There is a missed opportunity to push the comparison between Kyle and Mitch, to inflect Kyle’s fear of being effete and unmanly next to a guy named “Mitch” who looks like Rock Hudson. When it works, it works; in true Sirk fashion, he puts Kyle next to a lavender I’ve never seen in a movie before. But there’s not enough of that. There’s too much drunk paranoia instead; there’s nothing especially engaging “my best friend is sleeping with my wife and also I am extraordinarily sloshed.” It may, once again, be reasonably scandalous for ’56 – there are scads of movie drunks before Kyle Hadley, though few are as destructive as him – but we lose the strength of Kyle’s resentment when his lifelong insecurity is replaced with a case of corn whiskey. It’s much too easy to blame the booze instead of blaming a man whose privilege has obliterated his ability to cope with his troubles. Dan (Robert J. Wilke, who is so underappreciated), the owner of a local dive bar, tries to talk a little sense into Kyle in one scene. You know, he says, if I had your money I wouldn’t be drinking in this dump. When Kyle asks him where he’d go instead, Dan stretches the limits of his imagination. I’d go to the country club, he says. There’s a deep sadness there, not just for Dan, who needs to get out more, but for Kyle. In the first act of the film, he takes Lucy (and Mitch, accidentally) to Miami on a whim. Is that all there is for me to go to? he must be thinking. Can I only go back to the country club? But then Kyle gets drunker. Sometime after that, he’ll try to buy Dan’s gun off of him to shoot Mitch with. Steps forward, like the subtlety in Dan, are blindsided and sent staggering back with the faintly ridiculous.

A few months ago, I rated two of Sirk’s ’50s melodramas, All That Heaven Allows and Imitation of Life, among my top 100 American features. My trouble with the movie isn’t that it’s wildly emotional or an old-fashioned weepie, but that it doesn’t punch wearing kid gloves. All That Heaven Allows is this tremendously forceful movie that goes up to each of its characters, whacks them in the back of the head with a 2×4, and tells them to shut up and get back in line; we are swept along in the story of Cary and Ron because they ultimately decide to persist together in their unconventional way of life. Imitation of Life is an absolutely essential movie about race relations, passing, and how even well-meaning people do unforgivable things. (It’s been months since my last viewing and I’m still mad at Lana Turner.) Even Magnificent Obsession, which skips camp entirely en route to surrealism, is concerned with how privileged people abuse their positions and how they can atone for what they have. Written on the Wind falls short on those fronts. The consequences of alcoholism or, in Marylee’s case, nymphomania, don’t hit home with the steely power of the situations in those other movies. From a perspective of stakes, little more than the pride and security of a rich family is on the line, and this is not much of an incentive to glue our eyes to the screen. (Heck, Giant, released in the same year, is a better Rock Hudson movie about a rich Texan family losing its collective mind.)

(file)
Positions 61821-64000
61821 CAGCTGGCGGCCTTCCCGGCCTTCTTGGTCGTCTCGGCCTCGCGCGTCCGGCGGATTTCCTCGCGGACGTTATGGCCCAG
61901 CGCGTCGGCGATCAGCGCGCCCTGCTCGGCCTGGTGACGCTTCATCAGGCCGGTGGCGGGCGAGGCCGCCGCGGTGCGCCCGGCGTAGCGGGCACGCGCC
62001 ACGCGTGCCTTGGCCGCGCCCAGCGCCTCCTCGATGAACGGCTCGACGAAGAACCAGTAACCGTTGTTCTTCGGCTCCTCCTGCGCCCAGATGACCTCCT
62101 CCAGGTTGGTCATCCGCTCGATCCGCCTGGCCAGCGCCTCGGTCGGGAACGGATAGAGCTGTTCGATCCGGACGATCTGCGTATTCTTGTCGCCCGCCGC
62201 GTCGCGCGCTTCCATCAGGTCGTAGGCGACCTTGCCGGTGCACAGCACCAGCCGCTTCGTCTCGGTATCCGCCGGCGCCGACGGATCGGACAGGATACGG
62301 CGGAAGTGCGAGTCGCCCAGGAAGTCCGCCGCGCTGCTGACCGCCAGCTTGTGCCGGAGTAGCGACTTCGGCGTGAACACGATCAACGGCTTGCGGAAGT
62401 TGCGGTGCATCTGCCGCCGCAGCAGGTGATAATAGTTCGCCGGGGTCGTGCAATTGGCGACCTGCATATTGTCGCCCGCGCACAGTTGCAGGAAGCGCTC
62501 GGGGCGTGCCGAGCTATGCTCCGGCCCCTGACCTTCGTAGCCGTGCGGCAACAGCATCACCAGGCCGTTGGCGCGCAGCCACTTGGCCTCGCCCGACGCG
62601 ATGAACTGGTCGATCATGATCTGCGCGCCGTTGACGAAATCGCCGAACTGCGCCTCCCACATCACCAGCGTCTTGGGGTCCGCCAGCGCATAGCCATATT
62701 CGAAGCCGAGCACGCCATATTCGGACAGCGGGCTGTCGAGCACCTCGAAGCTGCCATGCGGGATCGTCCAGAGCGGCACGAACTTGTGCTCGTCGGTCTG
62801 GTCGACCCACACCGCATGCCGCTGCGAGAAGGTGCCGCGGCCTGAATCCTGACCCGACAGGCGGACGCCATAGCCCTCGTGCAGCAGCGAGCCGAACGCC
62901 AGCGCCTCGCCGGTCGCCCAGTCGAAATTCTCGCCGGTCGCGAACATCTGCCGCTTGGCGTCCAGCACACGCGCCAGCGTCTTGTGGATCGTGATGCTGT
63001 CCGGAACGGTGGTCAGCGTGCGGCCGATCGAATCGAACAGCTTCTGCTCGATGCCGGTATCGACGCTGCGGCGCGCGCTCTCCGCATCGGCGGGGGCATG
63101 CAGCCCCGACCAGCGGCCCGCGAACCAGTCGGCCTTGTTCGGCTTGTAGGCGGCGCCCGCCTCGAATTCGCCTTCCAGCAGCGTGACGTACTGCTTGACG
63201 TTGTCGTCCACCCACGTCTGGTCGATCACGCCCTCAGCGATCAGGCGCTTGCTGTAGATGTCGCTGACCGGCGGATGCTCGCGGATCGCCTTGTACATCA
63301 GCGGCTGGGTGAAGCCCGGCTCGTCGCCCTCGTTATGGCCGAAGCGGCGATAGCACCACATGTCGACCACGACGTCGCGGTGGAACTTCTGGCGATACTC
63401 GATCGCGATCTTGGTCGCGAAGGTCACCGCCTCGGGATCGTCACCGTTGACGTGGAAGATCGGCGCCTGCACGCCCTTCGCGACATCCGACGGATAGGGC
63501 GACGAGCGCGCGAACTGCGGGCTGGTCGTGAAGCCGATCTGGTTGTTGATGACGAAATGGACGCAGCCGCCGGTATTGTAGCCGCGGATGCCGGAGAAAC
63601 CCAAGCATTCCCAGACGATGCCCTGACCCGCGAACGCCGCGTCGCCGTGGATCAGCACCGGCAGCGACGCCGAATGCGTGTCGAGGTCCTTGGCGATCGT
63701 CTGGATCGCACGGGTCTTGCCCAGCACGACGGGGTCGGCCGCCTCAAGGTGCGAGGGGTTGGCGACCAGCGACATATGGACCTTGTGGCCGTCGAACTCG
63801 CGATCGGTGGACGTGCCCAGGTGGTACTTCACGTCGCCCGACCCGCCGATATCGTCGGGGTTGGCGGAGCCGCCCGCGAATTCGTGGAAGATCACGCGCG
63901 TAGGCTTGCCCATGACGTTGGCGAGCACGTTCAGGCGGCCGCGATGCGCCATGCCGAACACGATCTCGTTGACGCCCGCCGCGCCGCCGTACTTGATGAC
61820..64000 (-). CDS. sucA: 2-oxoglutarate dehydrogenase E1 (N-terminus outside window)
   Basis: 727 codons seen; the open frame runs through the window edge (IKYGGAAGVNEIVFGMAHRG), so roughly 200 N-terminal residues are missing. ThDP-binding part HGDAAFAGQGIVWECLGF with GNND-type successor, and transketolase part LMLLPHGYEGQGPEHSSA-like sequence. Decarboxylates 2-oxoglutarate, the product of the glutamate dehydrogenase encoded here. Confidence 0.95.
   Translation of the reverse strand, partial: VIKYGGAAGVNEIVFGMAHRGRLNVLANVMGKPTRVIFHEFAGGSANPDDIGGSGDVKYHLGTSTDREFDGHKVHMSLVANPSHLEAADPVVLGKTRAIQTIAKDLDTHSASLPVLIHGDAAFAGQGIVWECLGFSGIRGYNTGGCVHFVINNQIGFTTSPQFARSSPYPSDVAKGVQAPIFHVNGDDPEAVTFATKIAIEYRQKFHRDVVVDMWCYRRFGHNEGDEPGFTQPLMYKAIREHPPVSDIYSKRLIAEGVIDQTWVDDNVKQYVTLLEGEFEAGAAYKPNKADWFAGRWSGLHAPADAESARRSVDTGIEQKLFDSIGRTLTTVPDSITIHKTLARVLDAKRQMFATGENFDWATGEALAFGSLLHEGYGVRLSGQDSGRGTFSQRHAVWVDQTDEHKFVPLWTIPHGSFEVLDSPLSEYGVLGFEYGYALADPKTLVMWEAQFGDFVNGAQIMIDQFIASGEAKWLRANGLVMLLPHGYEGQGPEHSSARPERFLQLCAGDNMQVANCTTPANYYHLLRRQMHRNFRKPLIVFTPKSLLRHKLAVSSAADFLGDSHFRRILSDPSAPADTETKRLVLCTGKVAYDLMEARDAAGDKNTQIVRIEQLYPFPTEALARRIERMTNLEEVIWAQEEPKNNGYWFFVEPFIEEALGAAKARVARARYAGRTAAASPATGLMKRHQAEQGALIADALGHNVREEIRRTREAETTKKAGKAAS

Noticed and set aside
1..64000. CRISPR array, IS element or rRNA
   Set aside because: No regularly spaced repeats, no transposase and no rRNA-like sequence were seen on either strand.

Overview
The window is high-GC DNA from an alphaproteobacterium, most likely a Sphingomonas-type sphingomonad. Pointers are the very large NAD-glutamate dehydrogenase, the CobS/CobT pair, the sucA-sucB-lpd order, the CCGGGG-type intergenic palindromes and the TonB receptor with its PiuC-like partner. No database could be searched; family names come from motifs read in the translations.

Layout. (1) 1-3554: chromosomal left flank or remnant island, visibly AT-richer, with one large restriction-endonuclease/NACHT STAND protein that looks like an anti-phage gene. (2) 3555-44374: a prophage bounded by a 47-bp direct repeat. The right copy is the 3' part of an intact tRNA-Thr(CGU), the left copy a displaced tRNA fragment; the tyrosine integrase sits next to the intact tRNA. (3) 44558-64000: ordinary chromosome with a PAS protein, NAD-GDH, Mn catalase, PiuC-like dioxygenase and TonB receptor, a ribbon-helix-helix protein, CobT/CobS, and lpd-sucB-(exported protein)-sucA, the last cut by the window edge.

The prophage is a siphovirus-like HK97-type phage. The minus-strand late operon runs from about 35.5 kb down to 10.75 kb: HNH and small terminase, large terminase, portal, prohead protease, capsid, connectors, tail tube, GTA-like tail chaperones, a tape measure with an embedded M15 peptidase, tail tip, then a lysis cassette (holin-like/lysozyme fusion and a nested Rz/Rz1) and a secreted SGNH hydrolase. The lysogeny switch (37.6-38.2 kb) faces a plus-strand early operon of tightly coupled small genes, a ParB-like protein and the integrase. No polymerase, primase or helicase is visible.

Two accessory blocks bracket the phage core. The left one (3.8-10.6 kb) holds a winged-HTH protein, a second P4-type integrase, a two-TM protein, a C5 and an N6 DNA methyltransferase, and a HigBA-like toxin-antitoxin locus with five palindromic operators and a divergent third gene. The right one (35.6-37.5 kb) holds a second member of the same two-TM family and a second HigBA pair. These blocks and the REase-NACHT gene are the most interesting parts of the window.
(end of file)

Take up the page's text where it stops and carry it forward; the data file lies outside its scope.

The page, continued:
Bacall is fine, but she doesn’t invite our sympathy like Jane Wyman or Juanita Moore. Marylee’s infatuation with Mitch – and the way she punishes everyone around her because Mitch loves someone else – is fine, as good as Malone could muster for a role that doesn’t ask her to do much else besides playact “slinky” for all of her scenes. But she does not attract our loathing like Turner or the half-dozen conventional ladies carping at Cary in All That Heaven Allows. Hudson doesn’t have enough to say; he’s got presence, as usual, but it’s too benign to make him threatening enough to add some real venom to the story. Even though Robert Stack has to try to convince us that he’s losing his mind because there’s a chance that he’s shooting blanks – even though sometimes it takes more than a year for a perfectly normal couple to conceive – he’s playing the most versatile gameAt the beginning of the film, he plays a practiced lecher to perfection. He double entendres Lucy again and again. He offers to buy the advertising firm she works at with a single phone call. He sets up a suite for her at the hotel, trying to buy her with handbags, jewelry, a full closet, and an ocean view. (He minces words only slightly when he talks about why he brought her to Miami; a middle schooler of today would be able to guess his game.) But Stack also makes the reformed Kyle a character we can buy, leveling off the presumptuousness and the wild gleam in his eye while keeping the love of a good time intact. It’s a shame that so much of his performance requires him to talk about the good memories he associates with “drinkin’ corn,” like he’s escaped from a choral group which has only practiced “Rocky Top.”